Letting teens take over the museum

by Chiara Organtini, Curator, CAOS centro arti opificio siri

In connection to the GIFT Action Research, we experimented with letting teens take over our spaces, collections, activities and digital channels. We collaborated with Mammalian Diving Reflex, adapting their practices of social acupuncture and their Teentalitarianism Project to our museum. The teens learned a lot from the experience as did we – about their attitudes, vocabulary, behaviours and motivations that we seek to embrace more in the future. 

What did you want to find out?

We wanted to find out how CAOS was perceived by teenagers aged 14 to 18 and reflect on how we can reconfigure our spaces and activities to engage with them in a process of shared control – to open and democratise the institution by questioning the meaning of authority in terms of who provides knowledge. This experiment was also a way to develop new attitudes and vocabulary to map and embrace audience behaviours and motivations.

What did you do?

We invited 35 teens aged 13 to 18 to take over the museum for a period of one month. First, we invited them to explore the space and collection and staff shared their visions and impressions. Second, we gave them – symbolically – the keys, and thereby the freedom to reconfigure spaces, rules and programs within the given timeframe. They created new captions, new staff roles (such as an urban curator and a young board) and activities (such as selfie workshops for audiences, go scream challenges, digital storytelling sessions and night walks in the city to connect the cityscape and emotional memories with the museum collections). They planed a public event inviting current management and staff to sign a contract to commit to the teens requests after an intense two-hour negotiation. They claimed a part of the gallery to make a comic room – a new space focused on comic culture in a wide sense reshaping the setting of the space as well. They are now working on the creation of a teenage room.

Was it successful?

Yes, it was successful. For the teens as a way to increase their knowledge and above all their capacity to engage with each another, collaborate, lead a process, ideate and project manage a cultural institution. They changed their attitude towards diversity and engaged with adults and authorities in a more mature way. For the CAOS staff, the experiment established a new bond and sense of belonging. We found new allies in caring for the space, new perspectives on current practices and consolidated patterns and assumptions. We developed new mediation tools, acknowledging differences and embracing new channels that fill the gap sometimes connected with contemporary art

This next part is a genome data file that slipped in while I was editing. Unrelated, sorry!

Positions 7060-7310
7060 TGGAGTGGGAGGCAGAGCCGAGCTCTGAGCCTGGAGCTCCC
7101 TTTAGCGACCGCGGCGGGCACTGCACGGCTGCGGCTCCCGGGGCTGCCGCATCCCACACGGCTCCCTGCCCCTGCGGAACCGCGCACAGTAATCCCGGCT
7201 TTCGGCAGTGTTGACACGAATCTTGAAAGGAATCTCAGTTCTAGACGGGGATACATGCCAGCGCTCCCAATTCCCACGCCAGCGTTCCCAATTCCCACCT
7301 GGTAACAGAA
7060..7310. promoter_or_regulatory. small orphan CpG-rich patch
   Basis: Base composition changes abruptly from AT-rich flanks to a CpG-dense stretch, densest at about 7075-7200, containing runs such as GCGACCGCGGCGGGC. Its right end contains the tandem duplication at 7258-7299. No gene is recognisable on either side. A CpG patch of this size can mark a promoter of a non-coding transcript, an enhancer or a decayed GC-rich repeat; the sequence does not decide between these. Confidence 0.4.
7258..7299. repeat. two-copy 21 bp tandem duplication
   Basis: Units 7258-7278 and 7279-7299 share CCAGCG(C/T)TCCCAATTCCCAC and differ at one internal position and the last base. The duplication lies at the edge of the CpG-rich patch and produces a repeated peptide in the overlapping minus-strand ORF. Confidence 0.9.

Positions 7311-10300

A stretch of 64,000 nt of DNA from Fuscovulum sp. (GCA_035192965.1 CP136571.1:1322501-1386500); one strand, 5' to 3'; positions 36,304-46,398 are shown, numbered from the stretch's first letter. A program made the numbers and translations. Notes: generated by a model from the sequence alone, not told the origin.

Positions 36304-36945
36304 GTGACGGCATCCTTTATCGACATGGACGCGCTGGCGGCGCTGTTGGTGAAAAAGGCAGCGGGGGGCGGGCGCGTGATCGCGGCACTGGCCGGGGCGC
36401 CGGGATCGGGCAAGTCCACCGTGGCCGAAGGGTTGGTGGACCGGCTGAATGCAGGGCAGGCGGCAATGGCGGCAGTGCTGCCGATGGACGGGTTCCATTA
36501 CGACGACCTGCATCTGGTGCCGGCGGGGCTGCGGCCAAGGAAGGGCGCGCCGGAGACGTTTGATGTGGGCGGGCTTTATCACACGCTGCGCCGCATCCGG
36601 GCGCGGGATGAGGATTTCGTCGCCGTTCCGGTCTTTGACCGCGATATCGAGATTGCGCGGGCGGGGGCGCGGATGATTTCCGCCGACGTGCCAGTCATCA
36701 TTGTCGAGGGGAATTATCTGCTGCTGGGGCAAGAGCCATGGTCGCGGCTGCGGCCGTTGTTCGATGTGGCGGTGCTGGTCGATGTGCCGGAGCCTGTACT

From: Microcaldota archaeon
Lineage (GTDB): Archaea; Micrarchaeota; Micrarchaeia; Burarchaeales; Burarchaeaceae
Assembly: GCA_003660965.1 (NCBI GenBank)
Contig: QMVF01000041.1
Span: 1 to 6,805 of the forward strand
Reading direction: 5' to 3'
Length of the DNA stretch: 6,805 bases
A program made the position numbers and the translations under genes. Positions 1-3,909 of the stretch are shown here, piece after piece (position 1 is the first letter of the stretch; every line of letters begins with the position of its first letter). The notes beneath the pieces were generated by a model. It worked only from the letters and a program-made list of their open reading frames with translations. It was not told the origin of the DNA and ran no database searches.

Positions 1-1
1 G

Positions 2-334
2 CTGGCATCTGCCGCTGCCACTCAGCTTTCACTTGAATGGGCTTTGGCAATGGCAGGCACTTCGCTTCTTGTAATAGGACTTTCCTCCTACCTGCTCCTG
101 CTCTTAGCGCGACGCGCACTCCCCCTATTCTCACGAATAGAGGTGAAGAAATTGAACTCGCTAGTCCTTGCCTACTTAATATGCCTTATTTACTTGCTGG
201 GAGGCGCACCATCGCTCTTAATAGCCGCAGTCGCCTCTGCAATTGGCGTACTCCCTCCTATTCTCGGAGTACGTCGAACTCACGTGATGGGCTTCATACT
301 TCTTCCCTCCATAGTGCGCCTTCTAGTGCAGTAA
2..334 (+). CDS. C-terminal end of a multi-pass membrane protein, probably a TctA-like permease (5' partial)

What did you learn?

We discovered that youngsters read CAOS as an institutional space way more than we thought. However, inside the space, they appreciate the absence of rules and instructions. We sense the need for a more diverse narrative, which implies a reworking of information offline and online. We discovered that the lack of diversity in our staff is preventing us from connecting deeply with teenagers. And that there is a need for a follow-up after engaging in a take-over event.

What surprised you?

The level of commitment to the event and the mature attitudes in addressing management and authorities. The internal connection within the team was natural. We were also surprised by how the setting (especially CAOS colors and front desk) was a barrier to youngsters, while outdoor hidden spaces and background noises (due to venue’s activities as rehearsal or movie projection) where appealing to them. We also gave them ownership of our digital channels and were surprised by the data analysis that followed (increased number of followers, interactions, visualisations and comments). Finally, we realised how the lack or under representation of the comic culture within the space was a gap and a weakness affecting not only attendance flows but also the reputation of the space among new generations, often preferring bookshops or the library.

What methods or tools did you use?

We often adopt world cafè and open space technologies when we seek to co-create activities and let the collective intelligence emerge.

What other resources did you use?

We led the experiment with the guidance of an artistic collective Mammalian Diving Reflex who has developed a theory and a set of practices defined as ‘social acupuncture’. These are creative projects that create unusual conditions, subverting ordinary rules and social systems.